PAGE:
Social Security Disability Benefits are a lifeline for many who have suffered debilitating injuries that prevent them from working. Unfortunately, the complexities of the government claims processes can be intimidating.
The fact is if you have ever had Social Security taxes deducted from your paycheck, and you are injured or experience other medical conditions that have or will keep you from working for 12 months or longer, you may be eligible to receive disability benefits. Even if you have not worked or paid Social Security taxes, you may still be eligible for certain benefits.
Our HIGH PERFORMANCE LAW™ team can help you navigate the ultra-complex course to file your initial claim or pursue it further through appeals if denied. We offer an intimate knowledge of the complexities of the government claims and appeals process and have the experience to pursue the course of action that gives you the best chance of fulfilling your claim.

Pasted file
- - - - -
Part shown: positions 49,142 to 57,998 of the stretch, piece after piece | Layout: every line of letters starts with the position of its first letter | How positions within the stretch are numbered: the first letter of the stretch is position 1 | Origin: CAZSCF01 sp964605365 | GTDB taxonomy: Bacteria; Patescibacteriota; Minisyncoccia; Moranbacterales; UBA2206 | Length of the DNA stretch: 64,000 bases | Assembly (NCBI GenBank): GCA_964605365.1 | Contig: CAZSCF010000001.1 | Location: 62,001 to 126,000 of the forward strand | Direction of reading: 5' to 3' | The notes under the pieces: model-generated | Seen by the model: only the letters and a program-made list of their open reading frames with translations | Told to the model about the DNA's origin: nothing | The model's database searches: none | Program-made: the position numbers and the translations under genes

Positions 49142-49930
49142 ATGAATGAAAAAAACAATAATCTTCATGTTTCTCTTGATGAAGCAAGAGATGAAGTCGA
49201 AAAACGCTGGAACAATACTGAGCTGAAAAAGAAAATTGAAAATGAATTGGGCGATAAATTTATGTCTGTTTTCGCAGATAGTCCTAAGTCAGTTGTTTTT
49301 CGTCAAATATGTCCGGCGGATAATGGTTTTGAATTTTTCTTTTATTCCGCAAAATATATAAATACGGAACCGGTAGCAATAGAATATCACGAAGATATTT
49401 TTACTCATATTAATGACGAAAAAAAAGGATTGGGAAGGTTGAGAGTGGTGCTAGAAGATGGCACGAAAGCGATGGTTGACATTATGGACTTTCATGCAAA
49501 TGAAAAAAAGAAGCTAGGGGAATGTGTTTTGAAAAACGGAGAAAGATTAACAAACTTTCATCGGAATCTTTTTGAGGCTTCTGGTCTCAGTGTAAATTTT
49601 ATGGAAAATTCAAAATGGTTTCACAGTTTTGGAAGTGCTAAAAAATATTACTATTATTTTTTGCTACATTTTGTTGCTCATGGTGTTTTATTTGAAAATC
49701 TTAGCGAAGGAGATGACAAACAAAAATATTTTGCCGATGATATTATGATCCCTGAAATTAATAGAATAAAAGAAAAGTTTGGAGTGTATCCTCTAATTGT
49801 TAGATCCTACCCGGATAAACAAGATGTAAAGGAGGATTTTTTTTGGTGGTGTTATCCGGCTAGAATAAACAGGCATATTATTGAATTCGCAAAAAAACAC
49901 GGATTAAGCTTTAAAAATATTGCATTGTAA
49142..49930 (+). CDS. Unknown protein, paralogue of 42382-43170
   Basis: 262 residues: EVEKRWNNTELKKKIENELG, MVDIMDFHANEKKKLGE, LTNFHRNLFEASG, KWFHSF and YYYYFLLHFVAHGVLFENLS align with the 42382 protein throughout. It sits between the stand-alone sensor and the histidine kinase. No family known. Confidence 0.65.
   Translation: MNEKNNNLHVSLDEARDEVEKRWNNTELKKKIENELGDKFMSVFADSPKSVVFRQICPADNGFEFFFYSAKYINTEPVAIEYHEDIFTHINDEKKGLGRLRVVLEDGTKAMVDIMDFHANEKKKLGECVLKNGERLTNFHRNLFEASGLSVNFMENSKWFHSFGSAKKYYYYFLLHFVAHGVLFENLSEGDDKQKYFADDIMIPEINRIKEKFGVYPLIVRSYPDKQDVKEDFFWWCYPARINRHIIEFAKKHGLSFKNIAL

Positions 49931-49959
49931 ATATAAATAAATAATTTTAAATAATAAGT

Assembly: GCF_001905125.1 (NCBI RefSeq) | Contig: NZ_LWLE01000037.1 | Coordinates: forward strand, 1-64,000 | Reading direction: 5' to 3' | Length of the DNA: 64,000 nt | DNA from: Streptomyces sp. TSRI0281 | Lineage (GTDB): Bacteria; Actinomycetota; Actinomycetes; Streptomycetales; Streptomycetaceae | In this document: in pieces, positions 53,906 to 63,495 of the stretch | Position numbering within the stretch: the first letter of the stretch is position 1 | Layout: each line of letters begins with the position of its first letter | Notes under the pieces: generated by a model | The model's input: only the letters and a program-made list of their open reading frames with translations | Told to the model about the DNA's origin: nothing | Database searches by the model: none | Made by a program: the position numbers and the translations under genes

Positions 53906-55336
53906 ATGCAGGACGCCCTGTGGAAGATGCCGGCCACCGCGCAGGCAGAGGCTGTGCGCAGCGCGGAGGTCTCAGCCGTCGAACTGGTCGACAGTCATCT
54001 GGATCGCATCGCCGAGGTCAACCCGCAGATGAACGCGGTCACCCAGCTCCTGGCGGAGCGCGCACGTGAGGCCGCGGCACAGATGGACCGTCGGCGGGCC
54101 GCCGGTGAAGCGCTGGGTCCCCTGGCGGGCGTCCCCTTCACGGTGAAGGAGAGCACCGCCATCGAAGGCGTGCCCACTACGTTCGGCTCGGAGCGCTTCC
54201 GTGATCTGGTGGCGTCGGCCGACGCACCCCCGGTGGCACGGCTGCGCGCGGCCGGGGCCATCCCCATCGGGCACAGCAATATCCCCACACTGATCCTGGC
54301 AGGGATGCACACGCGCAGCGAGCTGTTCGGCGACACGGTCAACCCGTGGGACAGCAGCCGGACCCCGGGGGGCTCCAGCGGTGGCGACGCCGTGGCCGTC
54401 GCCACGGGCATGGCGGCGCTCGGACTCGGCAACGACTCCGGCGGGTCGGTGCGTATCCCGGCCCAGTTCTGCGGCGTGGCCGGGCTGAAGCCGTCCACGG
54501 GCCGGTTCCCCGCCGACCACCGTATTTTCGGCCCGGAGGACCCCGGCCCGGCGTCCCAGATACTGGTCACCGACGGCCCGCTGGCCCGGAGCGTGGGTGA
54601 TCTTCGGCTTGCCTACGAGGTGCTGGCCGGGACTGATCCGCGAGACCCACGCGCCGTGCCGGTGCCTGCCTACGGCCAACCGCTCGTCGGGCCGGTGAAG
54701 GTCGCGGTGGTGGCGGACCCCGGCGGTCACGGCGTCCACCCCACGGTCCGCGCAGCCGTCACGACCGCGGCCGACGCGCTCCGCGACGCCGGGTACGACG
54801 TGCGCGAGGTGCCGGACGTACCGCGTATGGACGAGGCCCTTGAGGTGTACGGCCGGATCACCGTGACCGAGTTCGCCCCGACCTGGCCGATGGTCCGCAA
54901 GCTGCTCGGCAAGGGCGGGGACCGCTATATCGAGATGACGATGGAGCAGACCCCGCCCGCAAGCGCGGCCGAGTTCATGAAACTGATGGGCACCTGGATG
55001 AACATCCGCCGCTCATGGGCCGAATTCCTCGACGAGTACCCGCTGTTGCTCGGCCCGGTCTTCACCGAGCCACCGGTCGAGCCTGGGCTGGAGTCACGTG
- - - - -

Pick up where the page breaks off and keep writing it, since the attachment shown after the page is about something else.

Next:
We stand ready to help you with your claim in two ways:
- Filing Initial Claim: Unlike other disability advocates who only accept clients who have already been denied disability benefits, our team can assist you from the start of your claim. We’ll even be there with you to help you with the initial application and accompanying forms.
- Appeal of denial: We can also help if you’ve been denied for disability benefits. There are multiple routes to appeal a denial and we have the experience to determine which one to take that will most likely lead to a successful* claim. We’ll guide you through the paperwork process and vigorously argue your claim on your behalf.
This area of practice is available in Cumberland and New Hanover (NC) counties.
For our Social Security Disability clients, we offer a free consultation that is on a contingent fee basis — so if we don’t win, you don’t pay an attorney fee.**
*Note: Each case is different and must be evaluated on its individual facts. Prior results are no guarantee of future outcomes.
**Note: Clients are responsible for costs in addition to attorneys' fees. Percentage of attorney fees is calculated before deducting costs.